TOS: Yes, a lot of us are going paper-free.
KIM: Yes, exactly. And so the textbooks
as we know them—I think they’re gone.
They’re on their way out.
TOS: Iagree. Ihomeschool, and wedon’t use many textbooks. As computers have allowed many of us to work from home, what do you think about their potential
impact on the traditional classroom? For
example, with web conferencing and the
plethora of resources and the information
available through the Internet, do you
think we’re moving toward a classroom-less education, a self-taught society? Or
do you think we will always be dependent
on the traditional teacher to facilitate
KIM: You know, that’s a really interesting question. I’m thinking of my son
right now; I don’t think that he could
self-teach. It wouldn’t work. As many
resources as I would throw at him . . .
there are too many diversions.
KIM: I think there needs to be some
type of structured environment, whether
TOS: Another question: With the big
push for preschool education, what
role, if any, do you see for computer
devices in the education of toddlers and
KIM: It can be assisting, but it can’t
be a total replacement. For example, at
my son’s school they don’t let them use
calculators. We’ve all gone into a local
convenient store and given the clerk $2,
and the computer’s down, and it’s $1.85,
and you look at them and go, “Fifteen
cents.” They can’t add.
Getting back to the involvement,
we had all those Baby Einstein CDs
and DVDs that were out, which were
supposedly going to make our children
smarter and better. When really it was
just nothing more than a diversion on
the screen. Well, a parent needs a break
every now and then, which is fine, but
let’s not call it “educational.”
With preschool, one of the things
I wrestled with, when my son was that
age, was what age do you put them on
a computer? The Leapster, that’s a good
product, because I think they are learning
things along the way. I never gave my
son a “kid keyboard” that overlays the
other one. Let them learn the right way.
Let them learn the way it’s supposed to
be. If he hits two keys, that’s wrong; if
he hits one key, that’s fine. We have a
lot of technology that’s great, but I think
it can just be part of a mix, not a total
replacement. I think we still need to go
back to basics and rote learning.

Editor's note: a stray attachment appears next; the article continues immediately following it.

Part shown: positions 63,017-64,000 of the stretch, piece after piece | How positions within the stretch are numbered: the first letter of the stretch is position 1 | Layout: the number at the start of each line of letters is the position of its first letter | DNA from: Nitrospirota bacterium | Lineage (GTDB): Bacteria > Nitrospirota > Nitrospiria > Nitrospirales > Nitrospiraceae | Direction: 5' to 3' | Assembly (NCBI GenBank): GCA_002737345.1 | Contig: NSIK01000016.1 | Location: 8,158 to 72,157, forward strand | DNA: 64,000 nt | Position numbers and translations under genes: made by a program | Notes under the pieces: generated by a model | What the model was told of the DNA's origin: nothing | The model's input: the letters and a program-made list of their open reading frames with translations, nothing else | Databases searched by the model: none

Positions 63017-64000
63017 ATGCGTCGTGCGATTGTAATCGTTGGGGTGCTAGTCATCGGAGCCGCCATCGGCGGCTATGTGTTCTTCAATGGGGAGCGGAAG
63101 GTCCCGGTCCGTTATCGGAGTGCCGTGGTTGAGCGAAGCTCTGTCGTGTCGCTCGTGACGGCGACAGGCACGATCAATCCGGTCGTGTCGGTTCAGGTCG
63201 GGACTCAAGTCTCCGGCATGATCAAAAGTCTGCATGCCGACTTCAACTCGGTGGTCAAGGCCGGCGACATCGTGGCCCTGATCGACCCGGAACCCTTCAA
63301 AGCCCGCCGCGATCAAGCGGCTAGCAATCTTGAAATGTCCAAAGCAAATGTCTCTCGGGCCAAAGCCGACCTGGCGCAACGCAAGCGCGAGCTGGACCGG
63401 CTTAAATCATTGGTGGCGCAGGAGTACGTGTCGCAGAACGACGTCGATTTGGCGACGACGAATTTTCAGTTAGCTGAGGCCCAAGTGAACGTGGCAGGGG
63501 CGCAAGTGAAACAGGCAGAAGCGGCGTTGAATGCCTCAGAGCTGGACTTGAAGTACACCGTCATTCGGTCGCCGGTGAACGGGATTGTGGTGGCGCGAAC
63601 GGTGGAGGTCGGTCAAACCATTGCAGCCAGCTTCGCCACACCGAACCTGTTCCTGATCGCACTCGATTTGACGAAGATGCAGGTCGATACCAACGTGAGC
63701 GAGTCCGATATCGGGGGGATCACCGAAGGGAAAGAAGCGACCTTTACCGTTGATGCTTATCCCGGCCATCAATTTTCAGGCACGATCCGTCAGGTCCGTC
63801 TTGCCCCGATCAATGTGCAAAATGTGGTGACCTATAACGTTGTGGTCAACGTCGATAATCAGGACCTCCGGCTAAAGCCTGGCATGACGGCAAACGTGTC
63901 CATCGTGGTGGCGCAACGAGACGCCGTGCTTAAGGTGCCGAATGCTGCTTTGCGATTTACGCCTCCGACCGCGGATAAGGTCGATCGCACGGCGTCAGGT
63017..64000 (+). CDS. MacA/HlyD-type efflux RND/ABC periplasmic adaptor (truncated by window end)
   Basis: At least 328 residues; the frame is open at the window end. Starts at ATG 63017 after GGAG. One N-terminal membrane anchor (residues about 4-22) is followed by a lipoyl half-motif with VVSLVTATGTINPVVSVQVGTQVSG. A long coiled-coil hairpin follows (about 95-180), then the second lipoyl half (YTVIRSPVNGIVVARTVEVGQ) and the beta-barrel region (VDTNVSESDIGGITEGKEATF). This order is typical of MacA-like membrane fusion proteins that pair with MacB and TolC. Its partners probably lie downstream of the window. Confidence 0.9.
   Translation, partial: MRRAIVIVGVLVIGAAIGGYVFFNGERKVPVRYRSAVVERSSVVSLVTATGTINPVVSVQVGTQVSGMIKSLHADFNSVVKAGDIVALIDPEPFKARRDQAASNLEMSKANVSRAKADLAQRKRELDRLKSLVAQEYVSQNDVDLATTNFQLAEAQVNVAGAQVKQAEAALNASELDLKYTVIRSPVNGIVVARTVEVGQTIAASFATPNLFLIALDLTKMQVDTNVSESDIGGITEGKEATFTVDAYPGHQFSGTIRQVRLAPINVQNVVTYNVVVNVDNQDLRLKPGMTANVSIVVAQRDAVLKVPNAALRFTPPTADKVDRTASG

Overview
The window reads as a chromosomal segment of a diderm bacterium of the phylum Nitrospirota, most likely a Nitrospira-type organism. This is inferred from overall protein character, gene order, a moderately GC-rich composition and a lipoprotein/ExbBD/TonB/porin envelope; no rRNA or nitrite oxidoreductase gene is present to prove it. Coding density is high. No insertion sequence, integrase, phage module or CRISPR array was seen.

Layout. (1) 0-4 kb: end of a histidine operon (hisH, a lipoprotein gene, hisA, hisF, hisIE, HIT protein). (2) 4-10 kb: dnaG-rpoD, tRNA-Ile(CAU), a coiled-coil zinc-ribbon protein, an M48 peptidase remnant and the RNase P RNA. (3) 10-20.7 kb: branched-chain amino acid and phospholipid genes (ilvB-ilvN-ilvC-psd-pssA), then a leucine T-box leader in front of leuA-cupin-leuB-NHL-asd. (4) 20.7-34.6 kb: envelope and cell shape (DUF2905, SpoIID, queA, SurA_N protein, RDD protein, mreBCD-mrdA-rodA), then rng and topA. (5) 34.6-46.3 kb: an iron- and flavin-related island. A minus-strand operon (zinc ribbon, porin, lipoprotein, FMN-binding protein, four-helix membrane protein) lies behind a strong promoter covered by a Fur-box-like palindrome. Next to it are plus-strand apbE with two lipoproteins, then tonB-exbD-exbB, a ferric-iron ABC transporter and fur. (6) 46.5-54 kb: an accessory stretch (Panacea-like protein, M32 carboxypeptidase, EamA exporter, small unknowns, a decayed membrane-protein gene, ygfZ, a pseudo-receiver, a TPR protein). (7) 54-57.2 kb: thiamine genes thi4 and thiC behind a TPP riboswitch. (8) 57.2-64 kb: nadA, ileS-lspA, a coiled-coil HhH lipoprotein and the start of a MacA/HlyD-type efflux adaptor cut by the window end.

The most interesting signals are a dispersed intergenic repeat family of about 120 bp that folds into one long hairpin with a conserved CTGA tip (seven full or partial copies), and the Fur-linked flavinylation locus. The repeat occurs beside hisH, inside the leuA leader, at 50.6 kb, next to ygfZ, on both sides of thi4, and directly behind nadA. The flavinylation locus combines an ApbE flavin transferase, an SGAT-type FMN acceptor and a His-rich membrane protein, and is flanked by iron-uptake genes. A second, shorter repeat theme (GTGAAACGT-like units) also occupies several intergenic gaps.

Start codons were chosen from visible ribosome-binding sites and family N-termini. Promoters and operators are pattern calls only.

I’m not an educational specialist, but I
can tell you that right now I’m becoming
fluent in Spanish. And I can’t tell you
how much I’m referring back to my high
school Spanish in doing this. All these
years later, I can see . . . I don’t remember
her name, but it was something like
“Sister Mary,” who said, “Lunes, martes,
miercoles,” the days of the week. And we
were all vomiting.
But now as I’m trying to become bilingual, I see Sister Mary. She’s popping in my head because of the way that I was taught. So, it’s not just in preschool. I think as we go through there’s a foundation there that all of us need to remember, even at 3 or 4 or 5. We have promises of technology that will help our children. I just think that it’s more [an issue of] assistance rather than replacement.
TOS: So maybe preschoolers need
more hands-on, more doing?
KIM: Yeah! You know what? Yes! Let
them play with clay and crayons. Let
them go outside. Let them experience
what the real world is about. Let them
I took my niece and nephew and my son
with us to the Galapagos Islands. There was
no technology: no Internet, no television,
no movies. And you know what we did?
We looked at the stars. And we talked a lot.
And we played games. And I sat there and
I looked at these kids, and I thought, “You
know what, there’s something to be said
for this.” So, I think we should help them
experience life . . . . With the preschoolers,
we can use the technology, but we also
have to let go of it.
TOS: True. Along that line, some people
say that computers and calculators and
services such as Cha-Cha and Google
are making us lazy and dumbing us down.
Do you believe there is any truth to that?
And should we be concerned?
KIM: You know what? I have found
that within myself. My spelling—I
don’t know what happened to you,
but my spelling is pathetic. And I’m
a professional journalist! . . . It’s like
Google will fix it for you: “Oh, you
didn’t mean that? You meant this?” Okay,
yeah. Sure. That’s what I meant.
And now I’m writing and I’m noticing
that Microsoft Word is underlining a lot
more words than it used to. [Laughter]
So, and especially now with Google, it
has that instant search on. I turned it o;.
[Laughter] Did you turn it o; too?
TOS: Yes. Yes, I did. [Laughter]
KIM: Yes, because you know what, let
me find what I’m looking for! I don’t want
them to tell me what they want me to see.
I want to find it. . . . I have Google on my